Manhattan Explosion
Manhattan Explosion

WASHINGTON - Bombs in New York and New Jersey became a point of contention in the U.S. presidential contest and prompted calls for action Monday on Capitol Hill.

Democratic presidential nominee Hillary Clinton said she wants a new "intelligence surge" to fight terrorism. She said experts in America's Silicon Valley technology hub could help devise ways to monitor Internet conversations among plotters and prevent "attacks before they occur."

"Let us be vigilant, but not afraid," Clinton told reporters in New York.

The technological challenge was emphasized by a member of the Senate Intelligence Committee who told VOA that U.S. law enforcement and intelligence agencies are "blind" to self-radicalized terrorists who have carried out lone wolf attacks on American soil.

U.S. Democratic presidential candidate Hillary Cli
U.S. Democratic presidential candidate Hillary Clinton reacts after speaking at a campaign event at Temple University in Philadelphia, Pennsylvania, Sept. 19, 2016.

"It is extraordinarily difficult for our law enforcement and intelligence agencies to identify people who are at risk of radicalization, particularly in a world where they no longer need to travel in order to become radicalized," said Republican Senator Susan Collins of Maine.

"They can become radicalized through the internet. And with the tech community increasingly developing applications that are encrypted, even when there is suspicion that an individual is undergoing radicalization and may pose a threat to our country, our law enforcement officials are blind to what is happening," Collins said.

The senator spoke out after the arrest of a bombing suspect in New Jersey and, separately, a stabbing rampage in a Minnesota shopping mall in which the knife-wielding attacker was shot dead.

Trump’s response

On the presidential campaign trail, Republican nominee Donald Trump once again urged tightening immigration standards for people entering the United States.

Campaign 2016 Trump
Republican presidential candidate Donald Trump speaks during a campaign rally at Germain Arena in Ft. Myers, Florida, Sept. 19, 2016.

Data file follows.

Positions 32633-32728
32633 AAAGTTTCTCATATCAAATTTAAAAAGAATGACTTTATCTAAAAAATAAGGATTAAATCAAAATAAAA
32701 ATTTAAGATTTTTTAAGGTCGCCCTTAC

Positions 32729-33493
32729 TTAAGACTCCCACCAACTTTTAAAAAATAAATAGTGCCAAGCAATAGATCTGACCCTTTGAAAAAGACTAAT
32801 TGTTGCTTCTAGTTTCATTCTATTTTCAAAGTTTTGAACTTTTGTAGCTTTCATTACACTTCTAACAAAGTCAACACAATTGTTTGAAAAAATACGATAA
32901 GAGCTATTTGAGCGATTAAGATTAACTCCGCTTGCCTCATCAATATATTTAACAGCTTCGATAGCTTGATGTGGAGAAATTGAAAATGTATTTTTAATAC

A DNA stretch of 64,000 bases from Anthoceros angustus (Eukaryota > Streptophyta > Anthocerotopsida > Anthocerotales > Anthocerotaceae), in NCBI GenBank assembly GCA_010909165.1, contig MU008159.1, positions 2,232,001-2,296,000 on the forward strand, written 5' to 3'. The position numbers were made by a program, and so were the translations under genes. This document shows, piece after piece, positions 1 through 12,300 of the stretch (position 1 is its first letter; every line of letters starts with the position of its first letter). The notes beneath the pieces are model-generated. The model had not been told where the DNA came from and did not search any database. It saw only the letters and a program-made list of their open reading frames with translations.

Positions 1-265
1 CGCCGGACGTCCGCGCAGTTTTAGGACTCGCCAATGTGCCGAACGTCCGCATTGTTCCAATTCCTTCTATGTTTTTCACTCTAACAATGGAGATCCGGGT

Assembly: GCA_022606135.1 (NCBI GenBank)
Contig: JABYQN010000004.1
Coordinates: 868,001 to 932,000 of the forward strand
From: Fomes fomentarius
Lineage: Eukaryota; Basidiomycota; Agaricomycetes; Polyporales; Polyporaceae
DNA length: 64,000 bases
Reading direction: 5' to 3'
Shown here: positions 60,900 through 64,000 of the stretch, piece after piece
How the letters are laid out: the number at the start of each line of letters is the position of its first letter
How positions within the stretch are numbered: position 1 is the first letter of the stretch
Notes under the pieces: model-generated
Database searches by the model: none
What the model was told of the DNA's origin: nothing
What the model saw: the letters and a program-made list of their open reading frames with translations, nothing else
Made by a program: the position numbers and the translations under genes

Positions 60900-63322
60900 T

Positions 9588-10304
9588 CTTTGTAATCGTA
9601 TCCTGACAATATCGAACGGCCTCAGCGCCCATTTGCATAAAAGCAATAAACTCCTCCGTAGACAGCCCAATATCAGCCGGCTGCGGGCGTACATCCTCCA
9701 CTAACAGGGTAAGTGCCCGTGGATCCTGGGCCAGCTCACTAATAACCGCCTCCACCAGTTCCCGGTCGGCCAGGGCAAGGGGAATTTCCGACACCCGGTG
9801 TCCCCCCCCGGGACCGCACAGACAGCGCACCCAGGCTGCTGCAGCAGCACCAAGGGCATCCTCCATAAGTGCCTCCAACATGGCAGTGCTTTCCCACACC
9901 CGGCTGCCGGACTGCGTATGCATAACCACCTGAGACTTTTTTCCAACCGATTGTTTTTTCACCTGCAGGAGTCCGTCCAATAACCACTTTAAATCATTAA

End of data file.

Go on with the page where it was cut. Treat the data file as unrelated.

Referring to those who have perpetrated terrorist attacks in the United States, Trump said, "Hillary Clinton wants to allow hundreds of thousands of these same people" into the country.

Trump said U.S. police know who "a lot of these people are" but "are afraid to do anything" to stop attacks because they do not want to be accused of racial profiling.

 Clinton pledged that she, too, wants "tough vetting," but said the county is "well equipped" to meet the challenge of keeping out would-be terrorists.

"And we can do so with keeping smart law enforcement, good intelligence, and in concert with our values," she said.

Pressure from Capitol Hill

On Capitol Hill, the weekend attacks prompted renewed calls for action.

The Senate's top Democrat, Minority Leader Harry Reid of Nevada, has long advocated banning those on the government's terror watch list from purchasing firearms.

"Congress must do more to prevent these acts of terrorism altogether," Reid said in floor remarks Monday. "Right now as we speak, there is a loophole in our law that allows potential FBI terror suspects to legally purchase guns and explosives. Stop and think about that."

Republican Senator John Cornyn of Texas, meanwhile, called on President Barack Obama to sign a bill passed by Congress allowing Americans to sue foreign entities that sponsor terrorist attacks on U.S. soil.

"It [the bill] stands for the proposition that Americans should have recourse against those involved in terrorist attacks on our homeland," Cornyn said. "You would think that that would not be particularly controversial."

Collins, meanwhile, urged greater engagement with America's Muslim community.

"For our country to be attacked that many times in a 36-hour period is a call for action," she said. "We need members and leaders of the Muslim community to step up and cooperate more fully with law enforcement, and also to provide a counter-narrative to those young people who, for whatever reason, have fallen under the sway of radical Islamic extremist groups."

VOA’s Michael Bowman contributed to this report.